• mother trying to control her unruly child by whispering sharp rebukes through her teeth, scanning the crowd to see who might be taking too much interest in it
  • woman in black, sweater around shoulders, holding a football
  • pretty slouching girl with Heidi braids gesticulating with frustration at pay phone
  • small pack of ex frat friends yell in unison in reaction to sports event on hanging bar tube
  • wallpaper pattern-wearing bird lady who meets up with fat cellphone man
  • prim businesswoman with too many travel accessories becomes visibly frustrated, retrieves real estate materials from her carry-on, then puts them away again, gets up, leaves
  • man with shockingly sloppy cold eats pizza, says hello to woman throwing away garbage in adjacent receptacle, checks out her ass

Somehow this disparate selection of humanity hums and flourishes, but only because no one can read another’s mind. What a thin and fragile wall that is. I know for a fact that the football woman would be the first to take blood if we were to crash in the mountains, and that it would be for a seemingly minor infraction by one of the ex frat boys…

But I’m suddenly unable to concentrate on the details of that scenario – I’ve been staring too long and, unable to look away, it’s made me blind. Now I’m noticing things on a larger scale. I’m seeing trends. Patterns. There are only archetypes before me.

They stand tugging at their gold chains, tipping their indoor sunglasses, cursing into their cellphones so that everyone else can appreciate the facility with which they wield the accoutrements of advantaged social standing. Have things suddenly taken a turn for the worse? Indications are grim, and I look for clues within the madness. The patterns have changed, and I am left adrift, eyes darting in search of something significant.

Salvation: As if on cue, two men come to a stop just a few feet in front of me. They have just met and already have found common ground. They speak of old car engines while I marvel at the speed with which they were able to tease out this morsel of shared interest. They speak and it’s like I’m watching a play, or an articulated parade float made to stop right here in front of me, their momentum having left them just so. They’re bumpkin chess pieces, white hair, worn plaid shirts, and a slow methodical way of talking, referring to each individual engine part as if it were sitting right there in front of them.

The announcement comes: the plane will be delayed by only two hours. There is a collective exhale, and the community excitedly compares notes. Hardship has brought them together, but I resist it. I will not share in this. Community seems like the easy way out at this point. Isn’t it obvious? How do we so easily fall for it? Who has the advantage, the community or myself at the periphery, watching them?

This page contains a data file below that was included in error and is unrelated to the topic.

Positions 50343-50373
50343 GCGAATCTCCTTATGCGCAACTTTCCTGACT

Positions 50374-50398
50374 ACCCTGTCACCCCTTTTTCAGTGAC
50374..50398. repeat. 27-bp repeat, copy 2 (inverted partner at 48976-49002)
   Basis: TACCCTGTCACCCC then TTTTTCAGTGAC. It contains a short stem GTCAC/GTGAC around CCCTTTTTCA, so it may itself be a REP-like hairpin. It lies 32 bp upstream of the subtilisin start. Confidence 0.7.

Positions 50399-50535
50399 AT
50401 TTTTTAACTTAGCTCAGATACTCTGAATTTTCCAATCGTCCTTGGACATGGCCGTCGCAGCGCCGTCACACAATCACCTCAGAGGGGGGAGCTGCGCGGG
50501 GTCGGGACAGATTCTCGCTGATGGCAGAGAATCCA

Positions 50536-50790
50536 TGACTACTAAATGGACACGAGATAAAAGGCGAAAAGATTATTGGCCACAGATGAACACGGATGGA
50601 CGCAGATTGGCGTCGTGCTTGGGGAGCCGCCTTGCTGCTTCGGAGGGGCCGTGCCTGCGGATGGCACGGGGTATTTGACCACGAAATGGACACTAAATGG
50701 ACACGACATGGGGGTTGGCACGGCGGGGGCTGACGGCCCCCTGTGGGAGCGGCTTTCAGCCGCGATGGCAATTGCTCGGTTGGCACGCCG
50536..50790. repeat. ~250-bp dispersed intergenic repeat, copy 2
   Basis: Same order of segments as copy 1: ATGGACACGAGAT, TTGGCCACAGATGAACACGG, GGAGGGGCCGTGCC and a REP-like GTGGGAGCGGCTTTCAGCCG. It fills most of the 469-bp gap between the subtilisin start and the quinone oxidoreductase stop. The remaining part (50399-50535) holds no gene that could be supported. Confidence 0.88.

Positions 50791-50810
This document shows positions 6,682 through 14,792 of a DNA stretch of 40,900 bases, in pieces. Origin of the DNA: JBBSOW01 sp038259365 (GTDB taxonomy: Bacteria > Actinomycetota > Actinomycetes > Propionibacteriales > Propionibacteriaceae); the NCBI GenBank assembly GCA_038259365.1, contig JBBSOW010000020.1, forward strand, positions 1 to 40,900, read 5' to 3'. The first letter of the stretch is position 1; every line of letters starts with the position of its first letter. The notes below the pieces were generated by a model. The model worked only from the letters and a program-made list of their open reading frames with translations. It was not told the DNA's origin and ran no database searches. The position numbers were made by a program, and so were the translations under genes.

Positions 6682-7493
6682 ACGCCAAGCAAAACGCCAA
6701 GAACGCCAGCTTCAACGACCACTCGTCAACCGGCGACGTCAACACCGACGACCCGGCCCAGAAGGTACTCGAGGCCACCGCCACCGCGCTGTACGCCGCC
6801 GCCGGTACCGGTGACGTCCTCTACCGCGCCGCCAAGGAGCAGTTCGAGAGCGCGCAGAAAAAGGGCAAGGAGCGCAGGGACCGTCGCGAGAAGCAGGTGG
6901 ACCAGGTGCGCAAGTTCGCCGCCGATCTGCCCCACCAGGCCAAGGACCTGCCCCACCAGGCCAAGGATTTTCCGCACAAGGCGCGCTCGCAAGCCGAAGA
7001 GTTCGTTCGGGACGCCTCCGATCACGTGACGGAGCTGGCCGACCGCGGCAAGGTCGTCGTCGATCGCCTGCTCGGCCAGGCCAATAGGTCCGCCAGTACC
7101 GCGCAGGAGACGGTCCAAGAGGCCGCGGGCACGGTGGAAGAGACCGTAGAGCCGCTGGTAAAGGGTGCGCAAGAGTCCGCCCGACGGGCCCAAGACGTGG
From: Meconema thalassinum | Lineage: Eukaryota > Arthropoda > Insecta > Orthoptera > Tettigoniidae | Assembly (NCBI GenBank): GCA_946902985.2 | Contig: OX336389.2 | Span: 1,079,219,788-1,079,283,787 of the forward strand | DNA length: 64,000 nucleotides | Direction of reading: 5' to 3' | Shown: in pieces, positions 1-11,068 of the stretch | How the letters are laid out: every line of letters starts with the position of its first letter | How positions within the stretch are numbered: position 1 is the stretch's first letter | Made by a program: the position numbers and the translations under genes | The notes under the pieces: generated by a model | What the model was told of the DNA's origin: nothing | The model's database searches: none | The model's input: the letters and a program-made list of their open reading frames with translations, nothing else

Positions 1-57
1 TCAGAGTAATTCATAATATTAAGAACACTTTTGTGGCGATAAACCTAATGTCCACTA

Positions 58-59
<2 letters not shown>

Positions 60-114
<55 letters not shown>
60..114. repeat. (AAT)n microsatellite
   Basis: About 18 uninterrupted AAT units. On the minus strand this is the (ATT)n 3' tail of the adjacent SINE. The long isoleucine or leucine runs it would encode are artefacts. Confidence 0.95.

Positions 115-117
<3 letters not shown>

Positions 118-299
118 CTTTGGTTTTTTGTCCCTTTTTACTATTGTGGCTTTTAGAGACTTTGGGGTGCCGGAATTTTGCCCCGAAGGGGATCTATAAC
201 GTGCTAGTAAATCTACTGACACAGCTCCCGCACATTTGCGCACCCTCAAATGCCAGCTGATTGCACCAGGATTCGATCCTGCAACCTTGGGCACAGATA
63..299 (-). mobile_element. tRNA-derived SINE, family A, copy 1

The answer is unclear, but I’m pretty sure I could take them if it came to that. I’m already looking at them as if I were reading about them later, for being in the moment is too costly a forfeiture, even if the reason is elusive.

One of the flight attendants rushes by me, and I hold my breath out of habit. The idea is that I should keep my lungs free of their air. It’s an ingrained behavior – actually something I came up with back in elementary school. A behavior that has lasted so long must surely be advantageous to survival, and no one knows about this but me. But in the end I love them because they do not know my secret, and I need them because I wouldn’t have a secret otherwise.


Tonight’s rain has made me fearless. I’ve known for a while that I have reverse light sensitivity disorder, but only lately have I realized that darkness is, for me, an intoxicant. The day’s sun is like a thousand flashing rapiers, reducing me to tatters – can you imagine it? At night I am prone to reckless, foolhardy gestures, and cannot be trusted. But rainy nights are a different story, for it is then that I become invincible; a hero among men (and others). I slay Grendel and find company in Heorot, and then prepare a meal for my hero friends. The Warrior Souffl#233;, a dish taught to me by my bedstemoder, who once razed a village for want of a worthy mate. It’s a long story, best forgotten.